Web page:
A Blog by the Editor of The Middle East Journal

Putting Middle Eastern Events in Cultural and Historical Context

Thursday, July 3, 2014

The Surrender of Kut, Part III: Siege, Failure of the Relief Expeditions, and Townshend's Surrender

Fast-moving developments on the contemporary scene have slowed down my finishing my three-part series on  the 1916 surrender at Kut in Iraq, the largest British surrender ever at the time it occurred. Part I, devoted mainly to the background and introducing the cast of characters, appeared June 25; Part II, describing the campaign through Townshend's investment bu the Turkish 6th Army and the beginning of the siege, appeared last Friday. This takes the story through the failed relief expeditions,the surrender, and its tragic aftermath, and includes an appearance by a not-yet-prominent T.E. Lawrence aimed at bribing the Turkish commander.
The more I see of this foul country, the more convinced I am that we are a seafaring people, lured to disaster by this river. The River Tigris has been a disaster and a delusion to us. These lines are untenable without two railways, one across to Nasriyah and the other up to Baghdad. At the present moment, we can be cut off if the river falls or if they manage to put in guns anywhere down the river and sink a couple of our boats, or even one, in the narrows, and so block the channel. We have got no policy. We came here and we saw the Tigris and we said: "This is as good as the sea, and up we will go," and now it will dry up and we shall get left.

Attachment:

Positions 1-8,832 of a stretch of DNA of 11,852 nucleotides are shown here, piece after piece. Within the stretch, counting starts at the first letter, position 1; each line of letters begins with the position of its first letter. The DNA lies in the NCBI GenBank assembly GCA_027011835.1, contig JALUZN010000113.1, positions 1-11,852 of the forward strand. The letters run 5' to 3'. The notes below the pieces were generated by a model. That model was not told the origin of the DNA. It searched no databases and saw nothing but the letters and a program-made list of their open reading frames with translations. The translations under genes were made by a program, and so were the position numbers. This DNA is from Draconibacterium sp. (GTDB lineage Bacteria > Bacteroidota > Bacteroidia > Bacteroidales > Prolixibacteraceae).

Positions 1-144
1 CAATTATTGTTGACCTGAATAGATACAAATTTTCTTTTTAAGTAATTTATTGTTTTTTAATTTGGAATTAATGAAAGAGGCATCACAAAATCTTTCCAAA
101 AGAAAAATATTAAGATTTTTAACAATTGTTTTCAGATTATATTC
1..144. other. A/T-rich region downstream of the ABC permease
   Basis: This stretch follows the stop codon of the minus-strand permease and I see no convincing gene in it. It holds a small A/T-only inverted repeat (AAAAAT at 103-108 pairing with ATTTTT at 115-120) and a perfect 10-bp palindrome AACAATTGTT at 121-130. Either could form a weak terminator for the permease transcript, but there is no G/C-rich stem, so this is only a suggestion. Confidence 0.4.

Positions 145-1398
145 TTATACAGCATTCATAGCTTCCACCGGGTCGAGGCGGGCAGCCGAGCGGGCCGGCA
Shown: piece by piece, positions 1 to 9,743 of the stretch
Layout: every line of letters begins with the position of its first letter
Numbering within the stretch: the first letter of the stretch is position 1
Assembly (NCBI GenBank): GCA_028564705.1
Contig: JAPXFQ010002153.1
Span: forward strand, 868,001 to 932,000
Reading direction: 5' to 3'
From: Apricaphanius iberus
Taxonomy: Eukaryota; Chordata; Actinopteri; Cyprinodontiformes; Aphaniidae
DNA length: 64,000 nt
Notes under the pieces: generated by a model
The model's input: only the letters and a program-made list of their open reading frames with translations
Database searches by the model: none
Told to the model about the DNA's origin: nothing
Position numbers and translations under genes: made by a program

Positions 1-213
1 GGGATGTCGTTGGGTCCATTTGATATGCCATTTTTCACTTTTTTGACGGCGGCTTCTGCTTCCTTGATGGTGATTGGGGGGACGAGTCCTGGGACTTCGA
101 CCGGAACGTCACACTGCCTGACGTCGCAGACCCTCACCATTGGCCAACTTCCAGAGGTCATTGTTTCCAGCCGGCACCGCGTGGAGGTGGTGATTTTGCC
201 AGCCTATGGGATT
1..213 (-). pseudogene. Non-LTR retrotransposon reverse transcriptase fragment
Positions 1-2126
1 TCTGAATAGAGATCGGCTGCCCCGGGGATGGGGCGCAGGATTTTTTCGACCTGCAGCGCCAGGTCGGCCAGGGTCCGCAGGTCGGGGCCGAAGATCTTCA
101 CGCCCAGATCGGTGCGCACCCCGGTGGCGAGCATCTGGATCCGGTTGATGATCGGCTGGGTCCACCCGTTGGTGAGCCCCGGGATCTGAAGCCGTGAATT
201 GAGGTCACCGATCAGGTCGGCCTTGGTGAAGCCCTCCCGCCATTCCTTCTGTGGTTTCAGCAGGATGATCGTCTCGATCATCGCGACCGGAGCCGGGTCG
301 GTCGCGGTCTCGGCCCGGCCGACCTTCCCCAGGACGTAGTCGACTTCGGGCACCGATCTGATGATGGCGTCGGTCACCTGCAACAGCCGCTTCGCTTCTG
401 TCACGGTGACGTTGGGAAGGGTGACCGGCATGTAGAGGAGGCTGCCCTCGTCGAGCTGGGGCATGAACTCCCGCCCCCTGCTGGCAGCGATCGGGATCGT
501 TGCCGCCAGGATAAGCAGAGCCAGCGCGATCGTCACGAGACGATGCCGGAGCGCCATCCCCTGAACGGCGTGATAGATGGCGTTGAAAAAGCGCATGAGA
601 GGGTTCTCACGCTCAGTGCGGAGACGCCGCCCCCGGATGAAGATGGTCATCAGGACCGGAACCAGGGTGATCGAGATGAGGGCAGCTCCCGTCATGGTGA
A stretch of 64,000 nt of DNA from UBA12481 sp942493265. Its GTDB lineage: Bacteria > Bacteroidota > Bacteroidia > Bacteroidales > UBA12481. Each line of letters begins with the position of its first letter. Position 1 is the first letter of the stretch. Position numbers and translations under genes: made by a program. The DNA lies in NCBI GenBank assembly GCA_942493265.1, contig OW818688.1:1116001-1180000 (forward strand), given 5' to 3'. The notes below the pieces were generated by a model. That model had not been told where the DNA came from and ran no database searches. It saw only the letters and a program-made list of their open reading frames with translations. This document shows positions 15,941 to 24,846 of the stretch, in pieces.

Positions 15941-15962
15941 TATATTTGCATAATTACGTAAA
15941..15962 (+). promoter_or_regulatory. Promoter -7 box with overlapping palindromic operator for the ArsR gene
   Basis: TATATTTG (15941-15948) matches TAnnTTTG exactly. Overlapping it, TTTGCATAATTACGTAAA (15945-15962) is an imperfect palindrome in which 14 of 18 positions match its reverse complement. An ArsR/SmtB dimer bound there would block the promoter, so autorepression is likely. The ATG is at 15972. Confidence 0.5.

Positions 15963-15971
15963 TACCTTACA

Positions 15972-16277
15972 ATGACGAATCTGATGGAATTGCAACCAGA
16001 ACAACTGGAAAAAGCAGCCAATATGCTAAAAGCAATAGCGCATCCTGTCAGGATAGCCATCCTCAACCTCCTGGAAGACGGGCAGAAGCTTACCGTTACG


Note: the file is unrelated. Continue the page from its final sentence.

— Aubrey Herbert, Diary near Kut, April 1916, in Herbert, Mons, Anzac, and Kut

Field Marshal von der Goltz
At the end of Part II, Townshend found himself besieged in Kut in December 1915. German Field Marshal von der Goltz had arrived on the scene to take overall direction. (For profiles and photos of all the commanders, see Part I.) Though Townshend had supplies for a siege of several months, he understated them, hoping for early relief.

After the war, Townshend wrote a memoir,  My Campaign (also called My Campaign in Mesopotamia); the second volume of which, dealing with the material covered in this post, is available free online. Like all generals' memoirs it is self-serving and self-justifying, and at times almost delusional towards the end, when Townshend claims credit for the Mudros armistice.

The British Commander in Mesopotamia, General Nixon, designated Sir Fenton John Aylmer, 13th Baronet of Donadea.
to lead the first relief expedition. Aylmer had won a Victoria Cross in one of the local Indian Wars, but he was no Marlborough or Wellington. He started up the Tigris in January 1916. He fought battles at Sheikh Sa‘ad, "the Wadi," and Hanna, and after taking some 2,700 casualties, finally fell back.